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Thursday, Dec. 28, 2000

Rescue center flies in the face of despair


Staff writer

Passersby are sure to do a double take when they see the wooden building on the corner of the busy intersection in Kawasaki, 15 minutes walk from Musashi Nakahara Station.

Set back from the road, with potted flowers and small tables out front, it looks at first glance like an outdoor cafe.

From a two-story-high "flying cage" to the right, however, come the squawks, screeches, chirps and coos of an assortment of birds; doves, starlings, magpies, pheasants and quail. Through a window one can see cormorants and ducks swimming in a pool and three stories above, a peregrine falcon swoops from one end of its enclosure to the other.

It could be a zoo, or a large pet shop. Puzzling, however, are the large white letters on the front of the building that read: "For all people -- consideration and appreciation. For yourself -- effort, courage and joy."

This is the Kawasaki Wildlife Volunteer Center, privately run by veterinarian Kunitoshi Baba.

Baba founded the center in 1997, with loans he took out himself for some 150 million yen. Private citizens who find injured or weakened animals, predominantly birds, bring them to the center where Baba treats them free of charge, assisted by workers from his small-animal practice nearby, as well as volunteer staffers.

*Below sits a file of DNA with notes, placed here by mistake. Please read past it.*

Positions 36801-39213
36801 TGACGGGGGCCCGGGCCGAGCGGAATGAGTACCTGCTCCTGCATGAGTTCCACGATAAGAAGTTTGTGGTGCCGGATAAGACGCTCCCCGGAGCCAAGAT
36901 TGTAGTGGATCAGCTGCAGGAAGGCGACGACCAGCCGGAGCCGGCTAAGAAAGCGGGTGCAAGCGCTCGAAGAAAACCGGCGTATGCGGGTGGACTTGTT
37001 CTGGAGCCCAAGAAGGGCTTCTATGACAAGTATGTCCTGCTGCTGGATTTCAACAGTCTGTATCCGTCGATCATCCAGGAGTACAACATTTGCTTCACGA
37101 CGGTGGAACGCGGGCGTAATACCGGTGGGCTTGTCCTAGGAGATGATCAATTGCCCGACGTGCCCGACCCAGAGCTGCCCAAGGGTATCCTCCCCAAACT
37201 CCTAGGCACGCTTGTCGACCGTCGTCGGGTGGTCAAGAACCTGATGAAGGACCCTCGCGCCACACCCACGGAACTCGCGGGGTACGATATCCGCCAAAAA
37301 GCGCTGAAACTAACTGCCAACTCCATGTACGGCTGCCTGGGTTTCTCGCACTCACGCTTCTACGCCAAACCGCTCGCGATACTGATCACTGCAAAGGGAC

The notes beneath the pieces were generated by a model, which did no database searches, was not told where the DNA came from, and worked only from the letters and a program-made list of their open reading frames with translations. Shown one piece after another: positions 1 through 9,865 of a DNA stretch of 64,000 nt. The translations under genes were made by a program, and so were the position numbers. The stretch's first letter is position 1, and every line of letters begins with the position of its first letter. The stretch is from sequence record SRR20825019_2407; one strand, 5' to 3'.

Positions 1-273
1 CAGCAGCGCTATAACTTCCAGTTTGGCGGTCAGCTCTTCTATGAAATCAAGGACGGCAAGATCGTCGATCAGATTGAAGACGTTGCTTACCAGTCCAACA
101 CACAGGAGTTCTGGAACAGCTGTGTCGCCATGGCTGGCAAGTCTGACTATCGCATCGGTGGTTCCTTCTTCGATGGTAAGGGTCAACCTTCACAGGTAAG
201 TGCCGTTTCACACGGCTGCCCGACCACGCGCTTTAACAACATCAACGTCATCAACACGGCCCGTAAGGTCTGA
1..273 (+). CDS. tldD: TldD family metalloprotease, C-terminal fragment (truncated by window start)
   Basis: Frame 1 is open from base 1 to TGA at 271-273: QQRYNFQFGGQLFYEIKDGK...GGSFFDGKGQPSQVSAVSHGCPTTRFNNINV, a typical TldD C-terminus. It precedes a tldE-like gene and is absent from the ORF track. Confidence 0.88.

Many birds are also transported to the center every time there is an oil spill in Japan, because Baba, who knows more about cleaning oiled birds than anyone else in the country, is always one of the first on the scene to direct rescue efforts.

Volunteers, mostly office workers, but some budding veterinarians as well, come to offer their help with the animals, which number about 300 in the "peak" summer season. The volunteers prepare food, feed the animals and clean the center, also assisting in the treatment and release of birds back into the wild.

The center is the only one of its kind in Japan, and, according to Baba, the nation's first wildlife rescue center. It rose out of necessity, and also out of Baba's growing embarrassment and determination to do something about Japan's apathetic attitude toward wildlife protection.

On a wing and a prayer